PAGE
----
Newspaper article The Florida Times Union
Working on the First Coast; A Guide through the Obstacles Espinosa Helps Small and Minority-Owned Businesses Land Contracts
Byline: Drew Dixon
Raul Espinosa knows what it's like to be on his own without any help. When he was 14, he fled communism and Fidel Castro and left his native Cuba for the United States in 1960.
Leaving his parents behind, Espinosa said it was his drive and persistence that eventually led to his entrepreneurial spirit and success in America. Since 1995, when Espinosa started the FitNet Purchasing Alliance, he's been able to impart that entrepreneurial character to other minority contractors and help others land contracts.
Espinosa said his St. Augustine business with three employees takes in about $1 million to $2 million in annual revenue. But that revenue comes from serving as a consultant for other minority and small business contractors who may not know how to bid for work.
The alliance consists of about a dozen businesses that rely on Espinosa to help land contracts as he's the chief executive officer of the organization. The 67-year-old Espinosa said his business resulted from experiences ranging from being a staff assistant to presidents Richard Nixon, Gerald Ford and George H. Bush to being part of entrepreneurial pursuits himself.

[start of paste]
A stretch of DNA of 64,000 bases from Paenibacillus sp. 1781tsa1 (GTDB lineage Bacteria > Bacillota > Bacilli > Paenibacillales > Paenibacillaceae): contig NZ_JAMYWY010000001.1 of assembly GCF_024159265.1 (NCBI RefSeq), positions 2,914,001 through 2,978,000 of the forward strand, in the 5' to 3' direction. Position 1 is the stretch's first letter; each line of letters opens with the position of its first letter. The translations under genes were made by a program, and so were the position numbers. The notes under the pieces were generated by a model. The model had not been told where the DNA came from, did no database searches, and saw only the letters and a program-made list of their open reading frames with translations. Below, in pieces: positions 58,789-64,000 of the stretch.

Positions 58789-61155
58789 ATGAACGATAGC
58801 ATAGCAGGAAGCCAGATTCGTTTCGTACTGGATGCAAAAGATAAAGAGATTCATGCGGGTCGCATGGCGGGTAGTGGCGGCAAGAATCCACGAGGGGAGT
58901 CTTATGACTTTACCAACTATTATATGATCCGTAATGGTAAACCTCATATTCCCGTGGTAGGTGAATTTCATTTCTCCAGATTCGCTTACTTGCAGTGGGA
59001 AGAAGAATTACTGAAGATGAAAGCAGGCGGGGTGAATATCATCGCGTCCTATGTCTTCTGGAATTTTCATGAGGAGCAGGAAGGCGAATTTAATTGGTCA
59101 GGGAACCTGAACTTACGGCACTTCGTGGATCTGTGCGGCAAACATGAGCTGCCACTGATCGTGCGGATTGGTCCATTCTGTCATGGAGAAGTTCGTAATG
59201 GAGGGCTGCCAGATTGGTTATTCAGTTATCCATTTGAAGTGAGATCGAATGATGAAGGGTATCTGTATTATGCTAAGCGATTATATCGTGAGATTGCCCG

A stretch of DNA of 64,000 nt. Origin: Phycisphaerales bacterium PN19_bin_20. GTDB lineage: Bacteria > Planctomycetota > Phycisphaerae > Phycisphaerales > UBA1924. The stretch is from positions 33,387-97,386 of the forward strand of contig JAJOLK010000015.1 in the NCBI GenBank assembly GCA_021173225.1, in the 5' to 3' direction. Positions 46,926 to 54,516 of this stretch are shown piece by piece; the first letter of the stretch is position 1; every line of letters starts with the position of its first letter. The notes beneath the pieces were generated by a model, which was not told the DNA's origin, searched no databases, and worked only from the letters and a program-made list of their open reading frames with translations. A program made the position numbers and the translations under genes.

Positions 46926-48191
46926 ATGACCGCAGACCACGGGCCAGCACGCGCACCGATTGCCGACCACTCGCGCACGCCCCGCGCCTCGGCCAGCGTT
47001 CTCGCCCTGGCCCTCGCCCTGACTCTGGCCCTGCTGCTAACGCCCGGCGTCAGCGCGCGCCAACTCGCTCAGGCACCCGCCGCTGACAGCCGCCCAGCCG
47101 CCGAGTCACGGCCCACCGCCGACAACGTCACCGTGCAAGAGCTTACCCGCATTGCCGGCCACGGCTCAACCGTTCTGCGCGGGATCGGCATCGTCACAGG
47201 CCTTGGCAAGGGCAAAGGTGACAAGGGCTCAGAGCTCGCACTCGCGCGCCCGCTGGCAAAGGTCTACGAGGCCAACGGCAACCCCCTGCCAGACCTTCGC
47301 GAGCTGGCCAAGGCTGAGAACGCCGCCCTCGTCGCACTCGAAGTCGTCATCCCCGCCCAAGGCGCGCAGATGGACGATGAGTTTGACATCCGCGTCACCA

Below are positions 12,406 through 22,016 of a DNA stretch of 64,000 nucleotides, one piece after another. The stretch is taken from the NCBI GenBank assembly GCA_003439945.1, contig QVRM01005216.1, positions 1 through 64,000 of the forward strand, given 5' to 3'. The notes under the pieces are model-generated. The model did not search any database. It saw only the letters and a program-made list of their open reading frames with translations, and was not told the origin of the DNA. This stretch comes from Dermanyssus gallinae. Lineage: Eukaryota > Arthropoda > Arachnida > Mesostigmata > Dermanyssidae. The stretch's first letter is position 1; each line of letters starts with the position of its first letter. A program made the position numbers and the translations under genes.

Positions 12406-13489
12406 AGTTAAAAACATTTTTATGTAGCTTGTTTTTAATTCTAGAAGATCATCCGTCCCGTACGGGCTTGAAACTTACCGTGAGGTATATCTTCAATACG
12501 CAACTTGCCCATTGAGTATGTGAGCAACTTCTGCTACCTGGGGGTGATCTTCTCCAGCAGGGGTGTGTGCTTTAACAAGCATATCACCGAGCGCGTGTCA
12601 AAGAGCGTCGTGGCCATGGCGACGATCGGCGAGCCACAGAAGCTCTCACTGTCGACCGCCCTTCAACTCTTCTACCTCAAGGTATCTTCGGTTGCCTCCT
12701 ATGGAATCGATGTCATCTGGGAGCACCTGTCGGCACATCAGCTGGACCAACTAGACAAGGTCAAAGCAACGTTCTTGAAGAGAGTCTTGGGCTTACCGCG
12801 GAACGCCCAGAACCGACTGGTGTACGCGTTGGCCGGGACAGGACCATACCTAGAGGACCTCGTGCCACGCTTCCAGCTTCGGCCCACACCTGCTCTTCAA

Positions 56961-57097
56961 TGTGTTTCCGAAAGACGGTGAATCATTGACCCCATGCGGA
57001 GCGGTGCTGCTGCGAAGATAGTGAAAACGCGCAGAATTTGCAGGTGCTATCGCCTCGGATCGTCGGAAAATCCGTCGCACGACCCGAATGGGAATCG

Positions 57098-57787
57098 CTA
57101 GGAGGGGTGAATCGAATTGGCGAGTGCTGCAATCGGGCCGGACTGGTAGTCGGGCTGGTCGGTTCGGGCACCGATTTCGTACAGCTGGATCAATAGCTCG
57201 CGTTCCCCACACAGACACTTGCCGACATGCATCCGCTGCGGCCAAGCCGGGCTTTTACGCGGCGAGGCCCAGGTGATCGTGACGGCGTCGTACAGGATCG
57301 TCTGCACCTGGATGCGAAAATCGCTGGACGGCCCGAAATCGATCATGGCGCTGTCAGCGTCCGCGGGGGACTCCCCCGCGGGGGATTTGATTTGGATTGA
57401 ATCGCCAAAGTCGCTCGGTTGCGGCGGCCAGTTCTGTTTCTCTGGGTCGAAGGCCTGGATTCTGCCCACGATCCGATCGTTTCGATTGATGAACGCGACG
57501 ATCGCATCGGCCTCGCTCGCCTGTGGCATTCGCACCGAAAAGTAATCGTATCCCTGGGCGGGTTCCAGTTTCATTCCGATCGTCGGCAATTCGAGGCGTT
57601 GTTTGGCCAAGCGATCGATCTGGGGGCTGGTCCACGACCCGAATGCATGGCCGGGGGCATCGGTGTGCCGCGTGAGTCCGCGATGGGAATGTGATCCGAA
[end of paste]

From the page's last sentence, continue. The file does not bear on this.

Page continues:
Espinosa helped develop athletic training audio cassette tapes that trained sports stars such as U.S. Olympic skiers in early renditions of a Walkman tape player during the 1980s. The cassettes made him financially comfortable.
But Espinosa said he's now committed to making his money from helping other minority and small businesses make money through the FitNet Purchasing Alliance.
What made you go into this line of work?
The whole thing goes back to a combination of the adversity I encountered and breaking through as well as the knowledge I acquired to start several businesses. ... I know the problems [small businesses] encounter.
What kind of satisfaction do you get out of this type of work and why is that important to you?
It's not the money. It's satisfaction that you are making a difference. You are helping and sharing your knowledge with those folks who have ideas and concepts they want to take to market and start their own businesses. …